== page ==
Page last updated at 15:14 GMT, Wednesday, 8 October 2008 16:14 UK

Profile: Abdullah Ahmad Badawi

Abdullah Badawi
Mr Abdullah fell out with predecessor Mahathir Mohamad
Abdullah Ahmad Badawi was handpicked to succeed Malaysia's ruler of two decades, Mahathir Mohamad, when he stepped down in October 2003.

He had a reputation as a clean administrator and a tough negotiator, but many wondered if he could emerge from the shadow of his commanding predecessor.

Six months after taking office, Mr Abdullah won a landslide victory in snap general elections, and used that mandate to embark upon a programme of reform.

But his popularity ebbed as he failed to make good on elections promises, particularly on a pledge to tackle corruption.

Amid rising ethnic tensions and economic worries, his coalition won the March 2008 election, but it did so with its worst result in five decades.

He struggled to recover from the blow, and in October he announced he would step down in March 2009.

Power transfer

Abdullah Ahmad Badawi was born into a prominent family in the northern state of Penang in November 1939.

His father was a founding member of Umno, which sealed Malaysia's independence from colonial power Britain and remains the country's ruling party.

After a degree in Islamic studies and a period working in the civil service, Mr Abdullah entered politics upon his father's death.

He was elected to parliament in 1978 as member for the Kepala Batas constituency in Penang, and rose quickly to prominence.

He served as both minister of education and defence, before being appointed foreign minister in 1991.

In 1999 he became deputy prime minister after his predecessor, Anwar Ibrahim, was jailed on corruption and sodomy charges which many saw as politically motivated.

The fourth person to hold the deputy's post under Dr Mahathir, Mr Abdullah took care to limit his profile and measure his words.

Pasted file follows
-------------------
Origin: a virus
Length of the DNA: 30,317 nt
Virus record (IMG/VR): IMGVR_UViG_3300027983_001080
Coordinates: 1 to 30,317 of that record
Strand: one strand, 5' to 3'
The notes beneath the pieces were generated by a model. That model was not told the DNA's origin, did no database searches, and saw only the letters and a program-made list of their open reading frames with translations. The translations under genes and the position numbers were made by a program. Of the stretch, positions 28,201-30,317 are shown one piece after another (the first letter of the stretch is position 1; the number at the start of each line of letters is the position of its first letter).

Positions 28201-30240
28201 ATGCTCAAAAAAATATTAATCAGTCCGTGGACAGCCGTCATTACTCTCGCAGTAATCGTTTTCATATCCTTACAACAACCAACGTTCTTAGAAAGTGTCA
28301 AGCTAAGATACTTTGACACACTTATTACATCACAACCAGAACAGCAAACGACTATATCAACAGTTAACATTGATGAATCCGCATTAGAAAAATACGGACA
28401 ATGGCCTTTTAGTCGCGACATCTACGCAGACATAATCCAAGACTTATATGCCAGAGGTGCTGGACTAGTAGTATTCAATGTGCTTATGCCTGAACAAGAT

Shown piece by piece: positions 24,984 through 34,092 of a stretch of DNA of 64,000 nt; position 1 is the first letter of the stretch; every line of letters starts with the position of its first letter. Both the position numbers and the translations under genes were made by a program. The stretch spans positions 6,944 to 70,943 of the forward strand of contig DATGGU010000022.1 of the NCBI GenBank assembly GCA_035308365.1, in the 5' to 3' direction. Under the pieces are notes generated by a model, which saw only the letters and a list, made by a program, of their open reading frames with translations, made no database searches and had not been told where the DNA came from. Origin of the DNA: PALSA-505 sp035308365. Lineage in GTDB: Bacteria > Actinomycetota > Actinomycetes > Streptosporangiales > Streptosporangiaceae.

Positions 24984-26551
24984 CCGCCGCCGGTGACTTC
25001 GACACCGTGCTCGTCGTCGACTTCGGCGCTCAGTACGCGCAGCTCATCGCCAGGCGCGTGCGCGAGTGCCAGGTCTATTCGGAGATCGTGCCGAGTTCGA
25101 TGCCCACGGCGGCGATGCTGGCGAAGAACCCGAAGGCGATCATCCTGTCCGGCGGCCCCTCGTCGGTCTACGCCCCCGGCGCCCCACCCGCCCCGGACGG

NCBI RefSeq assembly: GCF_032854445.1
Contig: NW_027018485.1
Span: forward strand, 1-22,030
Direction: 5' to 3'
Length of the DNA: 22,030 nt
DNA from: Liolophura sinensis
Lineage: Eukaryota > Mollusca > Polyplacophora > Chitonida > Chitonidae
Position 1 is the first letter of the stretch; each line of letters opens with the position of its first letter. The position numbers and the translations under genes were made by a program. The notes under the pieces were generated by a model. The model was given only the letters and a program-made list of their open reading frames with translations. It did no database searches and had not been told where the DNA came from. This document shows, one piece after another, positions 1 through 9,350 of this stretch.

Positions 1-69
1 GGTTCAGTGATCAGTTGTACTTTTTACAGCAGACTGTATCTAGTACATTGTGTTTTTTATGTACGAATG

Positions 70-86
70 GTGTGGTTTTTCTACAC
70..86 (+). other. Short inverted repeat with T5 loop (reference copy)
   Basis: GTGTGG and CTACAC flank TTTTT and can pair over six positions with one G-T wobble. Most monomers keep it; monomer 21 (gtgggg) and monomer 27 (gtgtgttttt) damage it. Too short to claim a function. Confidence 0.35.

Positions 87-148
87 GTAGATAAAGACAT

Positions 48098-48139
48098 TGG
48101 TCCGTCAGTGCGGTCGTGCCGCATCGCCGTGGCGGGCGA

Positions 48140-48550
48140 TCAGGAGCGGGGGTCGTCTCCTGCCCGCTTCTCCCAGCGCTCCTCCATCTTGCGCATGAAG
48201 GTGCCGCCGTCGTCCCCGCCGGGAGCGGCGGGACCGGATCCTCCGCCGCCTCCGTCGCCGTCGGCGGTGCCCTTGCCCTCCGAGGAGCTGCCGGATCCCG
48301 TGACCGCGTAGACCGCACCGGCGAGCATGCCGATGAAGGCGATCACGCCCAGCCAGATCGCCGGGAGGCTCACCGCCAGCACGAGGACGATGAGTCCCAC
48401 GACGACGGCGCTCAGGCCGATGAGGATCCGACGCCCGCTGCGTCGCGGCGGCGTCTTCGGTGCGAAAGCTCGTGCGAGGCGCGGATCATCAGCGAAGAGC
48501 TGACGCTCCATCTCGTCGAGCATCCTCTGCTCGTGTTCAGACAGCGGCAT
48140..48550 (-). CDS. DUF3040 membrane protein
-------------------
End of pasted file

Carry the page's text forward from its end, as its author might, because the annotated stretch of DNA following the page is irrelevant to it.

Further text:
When Dr Mahathir made a shock resignation announcement in June 2002, he was one of the first people to rush to his side and try to change his mind.

Just over a year later, it was to Mr Abdullah that the man who had led Malaysia for 22 years transferred power.

Ethnic tensions

The two later fell out as the new prime minister chose not to pursue some of the mega-projects favoured by his predecessor.

Dr Mahathir accused him of corruption and publicly announced that he regretted his choice of successor.

But Malaysia's former leader is not the only problem Mr Abdullah has had to contend with.

He has been under pressure to quit since disastrous election results in early 2007, in which the government lost its two-thirds majority in parliament for the first time since Malaysian independence.

He has faced discontent within his own party, and also an increasingly strong opposition led by Anwar Ibrahim.

He has now announced that he will step down from office in March 2009.

The move will effectively hand power of the ruling National Front coalition, and therefore the job of prime minister, to his deputy Najib Razak.

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